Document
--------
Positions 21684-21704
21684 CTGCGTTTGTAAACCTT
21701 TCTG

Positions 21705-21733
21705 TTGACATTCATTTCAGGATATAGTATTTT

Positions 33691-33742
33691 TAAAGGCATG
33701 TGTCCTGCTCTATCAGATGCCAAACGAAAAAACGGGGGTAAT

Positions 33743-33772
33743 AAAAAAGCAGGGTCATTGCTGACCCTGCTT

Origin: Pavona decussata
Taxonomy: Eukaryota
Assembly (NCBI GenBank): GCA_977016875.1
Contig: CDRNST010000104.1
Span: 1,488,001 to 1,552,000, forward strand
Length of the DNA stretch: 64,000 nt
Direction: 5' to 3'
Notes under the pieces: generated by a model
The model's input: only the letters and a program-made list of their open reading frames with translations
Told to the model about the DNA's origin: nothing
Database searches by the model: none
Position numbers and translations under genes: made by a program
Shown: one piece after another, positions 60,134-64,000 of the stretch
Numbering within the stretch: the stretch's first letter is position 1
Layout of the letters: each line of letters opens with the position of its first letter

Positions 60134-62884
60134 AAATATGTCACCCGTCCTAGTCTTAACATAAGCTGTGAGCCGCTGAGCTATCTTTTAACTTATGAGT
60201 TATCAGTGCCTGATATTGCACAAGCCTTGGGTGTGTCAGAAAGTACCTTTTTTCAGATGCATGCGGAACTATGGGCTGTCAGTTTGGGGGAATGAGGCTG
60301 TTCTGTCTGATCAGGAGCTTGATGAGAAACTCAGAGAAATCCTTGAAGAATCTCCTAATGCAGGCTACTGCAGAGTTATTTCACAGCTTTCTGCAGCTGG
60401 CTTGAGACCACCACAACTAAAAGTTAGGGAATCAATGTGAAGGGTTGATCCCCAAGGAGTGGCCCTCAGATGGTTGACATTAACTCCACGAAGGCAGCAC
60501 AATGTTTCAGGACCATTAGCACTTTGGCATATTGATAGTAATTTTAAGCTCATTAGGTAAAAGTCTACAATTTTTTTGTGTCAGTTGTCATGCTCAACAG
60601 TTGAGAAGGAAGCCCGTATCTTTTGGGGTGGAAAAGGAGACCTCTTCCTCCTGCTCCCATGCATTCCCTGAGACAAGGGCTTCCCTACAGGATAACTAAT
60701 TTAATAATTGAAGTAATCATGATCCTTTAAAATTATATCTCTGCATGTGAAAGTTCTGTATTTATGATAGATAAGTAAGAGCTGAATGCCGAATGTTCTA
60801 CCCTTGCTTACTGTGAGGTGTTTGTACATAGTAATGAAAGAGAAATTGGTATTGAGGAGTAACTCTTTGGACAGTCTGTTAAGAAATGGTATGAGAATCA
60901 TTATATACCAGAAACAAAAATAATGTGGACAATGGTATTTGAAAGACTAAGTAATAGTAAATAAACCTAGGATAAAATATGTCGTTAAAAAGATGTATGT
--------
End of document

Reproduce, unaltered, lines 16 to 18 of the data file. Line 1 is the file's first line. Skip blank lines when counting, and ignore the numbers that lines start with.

Length of the DNA stretch: 64,000 nt
Direction: 5' to 3'
Notes under the pieces: generated by a model